• 7 Juvenile Justice in Poland
      (pp. 291-326)

      A juvenile justice system distinct from the adult criminal law was shaped in Poland for the first time in the 1920s and 1930s. The 1928 Code of Criminal Procedure provided for separate juvenile courts as well as specific rules of proceedings in cases concerning juvenile offenders. Substantive provisions on the criminal responsibility of juvenile offenders were included in the 1932 Criminal Code.

      Due to political reasons, discussions on a separate juvenile justice system started in Poland slightly later than in other European countries, such as Belgium, France, Germany, and Switzerland. In those countries, the Youth Court Movement emerged at the...

    • 8 Freedom in the Making: Juvenile Justice in South Africa
      (pp. 327-369)

      This account of the story of juvenile justice in South Africa begins in precolonial times. Prior to the colonization of South Africa, a child who had offended against customary norms appeared before a traditional court, the purpose of which was to solve the problem, to provide restitution or compensation, and to reconcile the families concerned. Once the “civilized” laws of Europe arrived, these processes were largely swept aside in favor of a punitive criminal justice system based on imprisonment, deportation, and corporal punishment.

      It would be a gross oversimplification to depict South Africa’s subsequent history of children in the criminal...

    • 9 Legislative Impact, Political Change, and Juvenile Detention: Comparing South Korea and Japan
      (pp. 370-380)

      This chapter reports on my effort to assess the impact of legislative change and political change on juvenile justice policy in two neighboring Asian nations, Japan and South Korea. The two nations are close geographically and have legal systems more remarkable for their similarities than their differences. Japan is the larger nation, a dominant regional power until the end of the Second World War and a fully developed economic power in the world by 1985. South Korea has about one-third the population of Japan and did not begin its rapid economic development until around 1960. Japan has been a functioning...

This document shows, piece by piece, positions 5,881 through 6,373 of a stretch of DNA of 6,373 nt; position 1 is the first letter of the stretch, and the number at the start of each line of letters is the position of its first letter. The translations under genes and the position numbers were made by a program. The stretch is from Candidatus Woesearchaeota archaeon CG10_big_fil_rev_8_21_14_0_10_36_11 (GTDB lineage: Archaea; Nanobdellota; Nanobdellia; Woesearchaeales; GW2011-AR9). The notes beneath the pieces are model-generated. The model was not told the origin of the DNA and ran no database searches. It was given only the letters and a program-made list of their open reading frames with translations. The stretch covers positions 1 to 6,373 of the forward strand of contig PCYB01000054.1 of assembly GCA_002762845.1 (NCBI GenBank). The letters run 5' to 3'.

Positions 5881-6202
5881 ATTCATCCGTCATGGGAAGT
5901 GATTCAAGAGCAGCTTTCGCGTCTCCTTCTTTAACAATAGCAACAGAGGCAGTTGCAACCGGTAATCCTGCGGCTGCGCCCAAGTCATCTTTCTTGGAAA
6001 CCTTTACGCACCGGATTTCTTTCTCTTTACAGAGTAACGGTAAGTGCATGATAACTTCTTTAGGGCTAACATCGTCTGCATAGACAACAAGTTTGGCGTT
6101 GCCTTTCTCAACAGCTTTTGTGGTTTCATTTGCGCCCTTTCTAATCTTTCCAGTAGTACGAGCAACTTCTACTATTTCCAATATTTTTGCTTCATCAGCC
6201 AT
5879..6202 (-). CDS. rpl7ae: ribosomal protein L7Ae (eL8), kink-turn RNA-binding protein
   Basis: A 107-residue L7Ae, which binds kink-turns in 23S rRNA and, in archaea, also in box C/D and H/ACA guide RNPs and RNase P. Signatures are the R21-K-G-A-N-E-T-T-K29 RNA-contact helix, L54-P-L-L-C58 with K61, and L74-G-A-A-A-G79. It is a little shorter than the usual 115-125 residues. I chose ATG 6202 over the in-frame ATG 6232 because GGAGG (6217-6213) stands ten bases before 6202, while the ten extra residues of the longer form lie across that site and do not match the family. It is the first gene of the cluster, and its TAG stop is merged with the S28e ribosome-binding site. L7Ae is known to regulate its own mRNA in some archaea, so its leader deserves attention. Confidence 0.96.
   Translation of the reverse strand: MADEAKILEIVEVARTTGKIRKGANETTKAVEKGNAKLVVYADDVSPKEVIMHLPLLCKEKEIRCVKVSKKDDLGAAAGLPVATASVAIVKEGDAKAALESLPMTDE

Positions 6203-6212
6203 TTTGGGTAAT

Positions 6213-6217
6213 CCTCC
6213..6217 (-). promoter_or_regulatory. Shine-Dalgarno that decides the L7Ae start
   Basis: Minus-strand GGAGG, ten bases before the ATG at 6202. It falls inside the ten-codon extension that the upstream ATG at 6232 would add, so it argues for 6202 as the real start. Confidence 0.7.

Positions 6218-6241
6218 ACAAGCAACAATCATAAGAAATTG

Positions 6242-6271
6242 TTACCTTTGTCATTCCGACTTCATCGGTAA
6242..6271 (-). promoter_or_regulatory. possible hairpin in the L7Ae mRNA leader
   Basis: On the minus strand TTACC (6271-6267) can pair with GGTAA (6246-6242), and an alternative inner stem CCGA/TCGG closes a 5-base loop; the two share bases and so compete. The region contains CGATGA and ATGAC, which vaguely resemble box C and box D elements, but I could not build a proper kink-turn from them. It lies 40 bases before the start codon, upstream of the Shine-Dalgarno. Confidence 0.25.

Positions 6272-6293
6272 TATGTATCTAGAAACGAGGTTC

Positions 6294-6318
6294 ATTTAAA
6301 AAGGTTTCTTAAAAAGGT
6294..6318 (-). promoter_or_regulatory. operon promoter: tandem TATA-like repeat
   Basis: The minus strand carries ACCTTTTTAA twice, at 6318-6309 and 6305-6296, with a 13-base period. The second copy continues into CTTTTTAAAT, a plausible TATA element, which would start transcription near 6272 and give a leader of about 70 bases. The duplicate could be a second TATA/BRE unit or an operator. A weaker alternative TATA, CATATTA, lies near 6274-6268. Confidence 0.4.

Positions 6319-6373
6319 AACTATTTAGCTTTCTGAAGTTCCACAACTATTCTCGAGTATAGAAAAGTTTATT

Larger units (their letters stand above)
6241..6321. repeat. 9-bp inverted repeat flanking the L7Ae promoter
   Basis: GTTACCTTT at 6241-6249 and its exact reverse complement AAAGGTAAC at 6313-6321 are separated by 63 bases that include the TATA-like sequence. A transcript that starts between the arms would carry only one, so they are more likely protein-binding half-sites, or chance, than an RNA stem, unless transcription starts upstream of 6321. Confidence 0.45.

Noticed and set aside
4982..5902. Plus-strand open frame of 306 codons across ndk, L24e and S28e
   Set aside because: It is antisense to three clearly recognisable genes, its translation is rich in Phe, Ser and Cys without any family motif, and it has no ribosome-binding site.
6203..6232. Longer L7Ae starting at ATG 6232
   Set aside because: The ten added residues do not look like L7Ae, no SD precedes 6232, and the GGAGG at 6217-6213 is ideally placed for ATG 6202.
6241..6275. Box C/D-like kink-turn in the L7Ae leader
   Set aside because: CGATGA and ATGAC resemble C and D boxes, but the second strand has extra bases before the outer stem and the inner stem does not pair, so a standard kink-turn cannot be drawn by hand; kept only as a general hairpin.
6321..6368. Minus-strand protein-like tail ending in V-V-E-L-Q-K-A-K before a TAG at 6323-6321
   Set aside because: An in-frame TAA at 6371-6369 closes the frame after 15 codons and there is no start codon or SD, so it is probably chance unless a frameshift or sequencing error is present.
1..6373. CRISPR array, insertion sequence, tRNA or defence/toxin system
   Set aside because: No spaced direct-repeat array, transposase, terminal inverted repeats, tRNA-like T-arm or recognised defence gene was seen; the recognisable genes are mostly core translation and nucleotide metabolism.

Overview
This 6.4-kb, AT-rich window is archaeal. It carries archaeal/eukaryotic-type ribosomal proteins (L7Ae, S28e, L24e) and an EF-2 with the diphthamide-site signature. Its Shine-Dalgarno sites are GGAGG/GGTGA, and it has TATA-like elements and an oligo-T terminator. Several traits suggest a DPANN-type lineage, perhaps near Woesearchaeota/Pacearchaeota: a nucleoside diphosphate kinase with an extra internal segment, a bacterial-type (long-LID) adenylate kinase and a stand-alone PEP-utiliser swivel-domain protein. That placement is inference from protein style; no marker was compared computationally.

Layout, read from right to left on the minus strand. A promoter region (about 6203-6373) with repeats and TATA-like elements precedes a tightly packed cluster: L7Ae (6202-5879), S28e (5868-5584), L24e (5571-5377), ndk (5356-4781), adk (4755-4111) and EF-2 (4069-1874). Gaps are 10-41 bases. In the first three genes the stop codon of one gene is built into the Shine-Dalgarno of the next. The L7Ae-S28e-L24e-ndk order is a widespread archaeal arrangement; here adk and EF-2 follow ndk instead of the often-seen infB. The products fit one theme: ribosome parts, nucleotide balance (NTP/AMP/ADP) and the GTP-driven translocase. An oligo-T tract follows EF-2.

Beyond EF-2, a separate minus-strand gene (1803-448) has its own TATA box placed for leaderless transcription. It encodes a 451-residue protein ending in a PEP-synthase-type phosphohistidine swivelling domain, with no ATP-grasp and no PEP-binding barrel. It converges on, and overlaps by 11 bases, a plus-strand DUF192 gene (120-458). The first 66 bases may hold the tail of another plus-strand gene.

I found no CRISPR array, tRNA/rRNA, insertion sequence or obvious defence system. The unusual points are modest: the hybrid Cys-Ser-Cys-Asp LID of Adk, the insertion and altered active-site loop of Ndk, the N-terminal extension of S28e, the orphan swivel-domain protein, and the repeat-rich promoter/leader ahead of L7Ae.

• 10 One Theme or Many? The Search for a Deep Structure in Global Juvenile Justice
      (pp. 383-412)

      The ambition of this chapter is to use the global portrait of juvenile courts found in the volume to address a central and essential question: why is it almost universal in our contemporary world that special policies toward young offenders have come hand in hand with separate judicial institutions? The historical pattern is that dissatisfaction with the outcomes that young persons faced in criminal courts led to not merely different policies toward young offenders but different judicial institutions to generate case outcomes. This imperative for institutional separation almost always goes beyond the practical safeguards of separate institutions of confinement and...

    (pp. 413-416)
  10. INDEX
    (pp. 417-434)